He headed the Communicable Disease Epidemiological Surveillance section, MoH, Oman between 1996 and 1997. From 1997 to 2012, Dr. Al Awaidy held the post of Director of Communicable Disease Surveillance and Control MoH, Oman. During this period, he was assigned as EPI National Program Manager, National focal point for IHR, National Polio program manager/focal point, National member and secretariat of the Polio Certification and Acute Flaccid Paralysis Expert Committies.
Dr Al Awaidy has been involved in international committees including serving as Chair of the Technical Advisory Group (TAG) on Poliomyelitis Eradication in Afghanistan, (2011-12) where he represented the group at Polio IMB meetings several times. He has been a member of the TAG on Poliomyelitis Eradication in Pakistan & Afghanistan, from 2013 to date. Dr. Al Awaidy is also currently serving as a member of the IHR (2005) Roster of Experts: IHR-wild Polio Eradication, since 2014. He works closely with the Eastern Mediterranean Regional Office (EMRO) of the World Health Organization (WHO) and serves as a member of the IHR Emergency Committee on Polio and MERS-CoV. He has also carried out many missions for EMRO involving review of National EPI programs; AFP surveillance systems and he also headed the wild poliovirus outbreak investigation team (Yemen).
Dr Al Awaidy has been a member of several of the national professional committees namely: member and secretary of the National Immunization Technical Advisory Group (NITAG), zoonotic committee from 1997 to August 2011 and member of the national NITAG until 2015. On the international arena, Dr Al Awaidy has also represented the MoH in many regional meetings and was part of a number of important global advisory groups namely, the Strategic Advisory Group of Experts on Immunization (SAGE), WHO Geneva (2005-2007); Strategic Advisor Group on Vaccine and Store Management Training Courses (2005-2008), WHO Geneva; Strategic TB Advisory Board (STAG) 2007-2011 and AIDS Regional Advisory Group (ARAG), EMRO since 2005; and a member of the GAVI Independent Review Committee (IRC) from 2014 to date.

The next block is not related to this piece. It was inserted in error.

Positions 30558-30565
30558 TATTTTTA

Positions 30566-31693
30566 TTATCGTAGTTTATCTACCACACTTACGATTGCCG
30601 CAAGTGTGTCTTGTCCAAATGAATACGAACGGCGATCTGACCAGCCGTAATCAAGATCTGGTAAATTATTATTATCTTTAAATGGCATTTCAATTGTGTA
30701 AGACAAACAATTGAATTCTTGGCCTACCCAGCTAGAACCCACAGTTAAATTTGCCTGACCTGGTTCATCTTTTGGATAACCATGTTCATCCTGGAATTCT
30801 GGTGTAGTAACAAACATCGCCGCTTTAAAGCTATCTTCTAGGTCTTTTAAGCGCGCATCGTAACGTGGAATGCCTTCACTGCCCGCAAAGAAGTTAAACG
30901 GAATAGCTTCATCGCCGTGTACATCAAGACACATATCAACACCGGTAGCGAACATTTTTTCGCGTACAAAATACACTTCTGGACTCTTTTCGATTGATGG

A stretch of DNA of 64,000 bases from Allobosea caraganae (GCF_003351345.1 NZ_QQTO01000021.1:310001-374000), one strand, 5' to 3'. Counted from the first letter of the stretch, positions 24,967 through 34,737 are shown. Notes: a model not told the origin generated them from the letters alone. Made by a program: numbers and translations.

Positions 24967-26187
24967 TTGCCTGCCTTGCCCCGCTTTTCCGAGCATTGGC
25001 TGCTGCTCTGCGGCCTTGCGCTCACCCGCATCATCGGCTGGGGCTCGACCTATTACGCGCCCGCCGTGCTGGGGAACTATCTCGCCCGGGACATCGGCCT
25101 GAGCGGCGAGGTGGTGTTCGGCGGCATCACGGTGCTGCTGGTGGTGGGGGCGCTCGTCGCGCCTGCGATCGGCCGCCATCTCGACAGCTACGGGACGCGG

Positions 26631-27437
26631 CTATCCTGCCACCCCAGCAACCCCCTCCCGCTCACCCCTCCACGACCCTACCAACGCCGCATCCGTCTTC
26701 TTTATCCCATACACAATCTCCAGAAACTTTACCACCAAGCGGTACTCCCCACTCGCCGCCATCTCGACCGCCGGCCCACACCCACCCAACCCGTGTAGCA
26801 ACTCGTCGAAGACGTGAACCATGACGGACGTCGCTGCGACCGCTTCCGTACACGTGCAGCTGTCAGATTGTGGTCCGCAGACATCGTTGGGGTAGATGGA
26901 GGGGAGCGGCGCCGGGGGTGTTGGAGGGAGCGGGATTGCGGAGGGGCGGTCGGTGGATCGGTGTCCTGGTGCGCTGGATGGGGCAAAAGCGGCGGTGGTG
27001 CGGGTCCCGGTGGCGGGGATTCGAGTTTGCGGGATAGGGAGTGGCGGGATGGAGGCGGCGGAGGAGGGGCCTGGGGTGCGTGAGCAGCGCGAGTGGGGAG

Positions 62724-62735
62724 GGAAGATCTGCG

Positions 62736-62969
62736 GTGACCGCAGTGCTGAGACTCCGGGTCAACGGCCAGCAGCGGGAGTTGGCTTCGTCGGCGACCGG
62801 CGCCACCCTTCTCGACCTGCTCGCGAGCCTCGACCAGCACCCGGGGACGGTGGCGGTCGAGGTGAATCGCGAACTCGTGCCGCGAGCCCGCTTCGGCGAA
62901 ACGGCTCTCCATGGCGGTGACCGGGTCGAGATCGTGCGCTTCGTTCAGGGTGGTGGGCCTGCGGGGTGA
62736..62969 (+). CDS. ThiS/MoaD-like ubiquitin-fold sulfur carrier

Dr Al Awaidy played a pivotal role in the national preparedness, management and control of infectious diseases including the eradication of Polio, in Oman and regionally. Under his leadership, Oman achieved a Polio free status.
Dr Mohamed Abdi Jama is a public health professional with specific interest in institutional reforms, health policies and service delivery systems that can improve health outcomes for the disadvantaged, mothers and children. He advises international agencies, government institutions and non-governmental organizations (NGOs) on policies and strategies to promote health and good management practices.
Dr Jama has had a distinguished career in global health and academia at the national and international level, during which time he worked closely with national governments, international agencies, NGOs, philanthropies, foundations and teaching institutions over a period of 3 decades. He worked for the World Health Organization (WHO) from 1988 to 2014 in various technical and managerial positions at Country, Regional and Global levels, including its Headquarters in Geneva, Switzerland.